Sometimes a billboard’s slogan takes a second or two to process, because the wordplay aims for a double meaning. You usually don’t find those on highway billboards, since those have a limited time to grab your attention and cram the message down your eye-pipes. But I’ve seen this one on the static billboards and the kinetic displays on 35W. What does this mean?

Are the treats excited? About what? Being consumed? Is the message NOUN / YOUR EMOTIONAL STATE, presuming you respond with Pavlovian slavering to the prospect of the sugar-ration the picture presents?

Top GIS result for “Treats Excited”:

That’s a guy who sells dried “bull pizzles” for dog treats. Apparently dogs just love gnawing on a bull penis, but in the wild the opportunity is understandably rare.

Speaking of confusing things, this headline made me feel as though there was a large stone in the middle of my head:

Hard to imagine a company could apple its own trick, but I guess they did. 

TECH Spotify changed its icon, and now people can’t even. They can’t even tell you how much they can’t even. In other news, while 5,592 Moorlocks died of the Barren Sickness, an Eloi has a hangnail.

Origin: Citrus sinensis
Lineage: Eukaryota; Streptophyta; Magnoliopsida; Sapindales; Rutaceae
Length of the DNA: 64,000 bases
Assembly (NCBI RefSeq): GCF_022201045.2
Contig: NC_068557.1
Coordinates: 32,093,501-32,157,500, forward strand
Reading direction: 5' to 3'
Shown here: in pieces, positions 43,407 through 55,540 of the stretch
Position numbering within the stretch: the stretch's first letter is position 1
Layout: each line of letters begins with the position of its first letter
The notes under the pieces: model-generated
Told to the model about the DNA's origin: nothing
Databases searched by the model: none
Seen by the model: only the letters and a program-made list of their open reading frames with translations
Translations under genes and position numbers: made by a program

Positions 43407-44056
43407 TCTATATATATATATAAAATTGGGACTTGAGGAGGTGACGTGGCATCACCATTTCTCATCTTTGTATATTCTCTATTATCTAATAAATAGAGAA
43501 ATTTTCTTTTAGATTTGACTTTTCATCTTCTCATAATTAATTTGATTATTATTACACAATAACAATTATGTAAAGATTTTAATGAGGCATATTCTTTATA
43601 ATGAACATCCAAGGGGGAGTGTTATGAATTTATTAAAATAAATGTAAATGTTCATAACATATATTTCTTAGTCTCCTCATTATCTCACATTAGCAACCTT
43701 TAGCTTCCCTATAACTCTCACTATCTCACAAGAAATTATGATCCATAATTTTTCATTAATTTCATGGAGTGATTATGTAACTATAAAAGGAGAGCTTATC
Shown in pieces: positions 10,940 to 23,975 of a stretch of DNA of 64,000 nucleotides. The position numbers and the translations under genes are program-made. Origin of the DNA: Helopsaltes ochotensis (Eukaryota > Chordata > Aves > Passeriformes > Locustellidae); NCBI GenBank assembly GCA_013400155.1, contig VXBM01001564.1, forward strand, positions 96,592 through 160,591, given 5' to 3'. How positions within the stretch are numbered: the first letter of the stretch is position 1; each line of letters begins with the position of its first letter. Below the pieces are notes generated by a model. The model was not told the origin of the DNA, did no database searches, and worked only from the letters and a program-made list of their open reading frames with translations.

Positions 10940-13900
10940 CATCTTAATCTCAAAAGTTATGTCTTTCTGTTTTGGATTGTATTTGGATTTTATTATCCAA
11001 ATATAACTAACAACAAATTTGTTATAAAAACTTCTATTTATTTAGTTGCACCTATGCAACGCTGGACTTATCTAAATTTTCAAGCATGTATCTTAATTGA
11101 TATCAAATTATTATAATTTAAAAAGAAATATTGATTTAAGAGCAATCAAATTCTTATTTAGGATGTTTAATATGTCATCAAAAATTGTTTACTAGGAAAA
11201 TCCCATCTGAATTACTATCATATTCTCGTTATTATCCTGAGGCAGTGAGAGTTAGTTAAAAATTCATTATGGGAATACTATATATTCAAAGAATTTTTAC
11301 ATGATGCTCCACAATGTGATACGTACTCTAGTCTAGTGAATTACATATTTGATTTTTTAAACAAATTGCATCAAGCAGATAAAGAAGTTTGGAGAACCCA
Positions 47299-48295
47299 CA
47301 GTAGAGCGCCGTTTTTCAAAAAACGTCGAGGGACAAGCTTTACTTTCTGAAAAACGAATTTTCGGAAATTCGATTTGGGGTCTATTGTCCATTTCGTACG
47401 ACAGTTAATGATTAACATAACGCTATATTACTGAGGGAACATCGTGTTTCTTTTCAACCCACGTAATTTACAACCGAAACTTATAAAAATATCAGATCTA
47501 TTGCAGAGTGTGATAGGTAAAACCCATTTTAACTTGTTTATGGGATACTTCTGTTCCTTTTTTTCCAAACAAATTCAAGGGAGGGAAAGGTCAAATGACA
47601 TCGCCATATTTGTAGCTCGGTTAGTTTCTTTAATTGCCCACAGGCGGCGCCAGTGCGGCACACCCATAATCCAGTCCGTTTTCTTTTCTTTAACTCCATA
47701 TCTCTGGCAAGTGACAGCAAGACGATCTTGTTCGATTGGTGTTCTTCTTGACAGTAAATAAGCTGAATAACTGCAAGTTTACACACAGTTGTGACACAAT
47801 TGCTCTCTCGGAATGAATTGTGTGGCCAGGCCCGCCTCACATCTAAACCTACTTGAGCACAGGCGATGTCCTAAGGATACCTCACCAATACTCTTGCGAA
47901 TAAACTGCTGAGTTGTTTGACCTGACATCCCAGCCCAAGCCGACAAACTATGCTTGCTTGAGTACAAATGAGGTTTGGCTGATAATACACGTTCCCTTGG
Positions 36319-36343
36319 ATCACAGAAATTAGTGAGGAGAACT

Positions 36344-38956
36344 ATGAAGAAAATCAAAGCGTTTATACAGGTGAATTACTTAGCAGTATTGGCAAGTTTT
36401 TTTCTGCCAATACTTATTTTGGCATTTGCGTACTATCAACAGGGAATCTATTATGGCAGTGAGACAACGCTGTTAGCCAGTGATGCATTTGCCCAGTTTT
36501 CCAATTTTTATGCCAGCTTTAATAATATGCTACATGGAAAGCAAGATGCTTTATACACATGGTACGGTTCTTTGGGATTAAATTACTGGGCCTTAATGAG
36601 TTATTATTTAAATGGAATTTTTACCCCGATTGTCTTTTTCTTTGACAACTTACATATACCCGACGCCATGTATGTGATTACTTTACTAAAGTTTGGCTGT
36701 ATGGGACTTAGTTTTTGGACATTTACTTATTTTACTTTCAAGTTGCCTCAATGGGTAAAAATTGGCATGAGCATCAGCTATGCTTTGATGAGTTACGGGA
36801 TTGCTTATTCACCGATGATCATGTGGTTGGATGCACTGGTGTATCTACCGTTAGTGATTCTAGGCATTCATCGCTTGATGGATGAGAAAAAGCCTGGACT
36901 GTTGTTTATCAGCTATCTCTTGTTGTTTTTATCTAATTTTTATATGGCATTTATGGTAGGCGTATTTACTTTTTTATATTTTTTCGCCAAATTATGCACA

Nextweb says: “At first, I thought I was crazy because I checked the Spotify update notes and it simply said ‘minor improvements’ but I’m not the only one confused and a little frustrated.” I didn’t notice, but I don’t use Spotify on my phone much. It uses data when I’m away from the wifi, and DATA is the new long-distance. I have the same attitude towards streaming music on data that my parents did about a phone call to a distant city before 11 PM. Might as well just get out your money and set fire to it.

RETAIL You’ve read about the GAP’s downsizing, perhaps. In the NYT, bland modern twaddle-talk:

Jeff Kirwan, Gap’s global brand president since December, said that some stores were “just not appropriate anymore,” and that a 500-store presence in North America would be a healthier footprint.

I look forward to the press release describing which stores are now inappropriate. You also wonder if anyone ever got up in front of the Board of Directors and said the problem was an unhealthy footprint.

The article has some explanations for the chain’s troubles, and lays them at the feet - the sick feet - of the previous creative designer, who filled the stores with too many grey-and-black designs. Did no one ask why they were duplicating the palette of Banana Republic, your home for All Things Charcoal? Did no one ask if the problem wasn’t the prices, which are pitched about 20% above what people are probably willing to pay these days? I can count the number of non-sale Gap items I’ve bought on the fingers of my third hand.

VotD NBC has admitted that some Miami Vice fashion statements have not stood the test of time.

Oh, it’s not all that bad. BTW, the site offers other “classic” TV shows, including Kojak.

If that strikes you as odd, then your memories stretch back a very long time.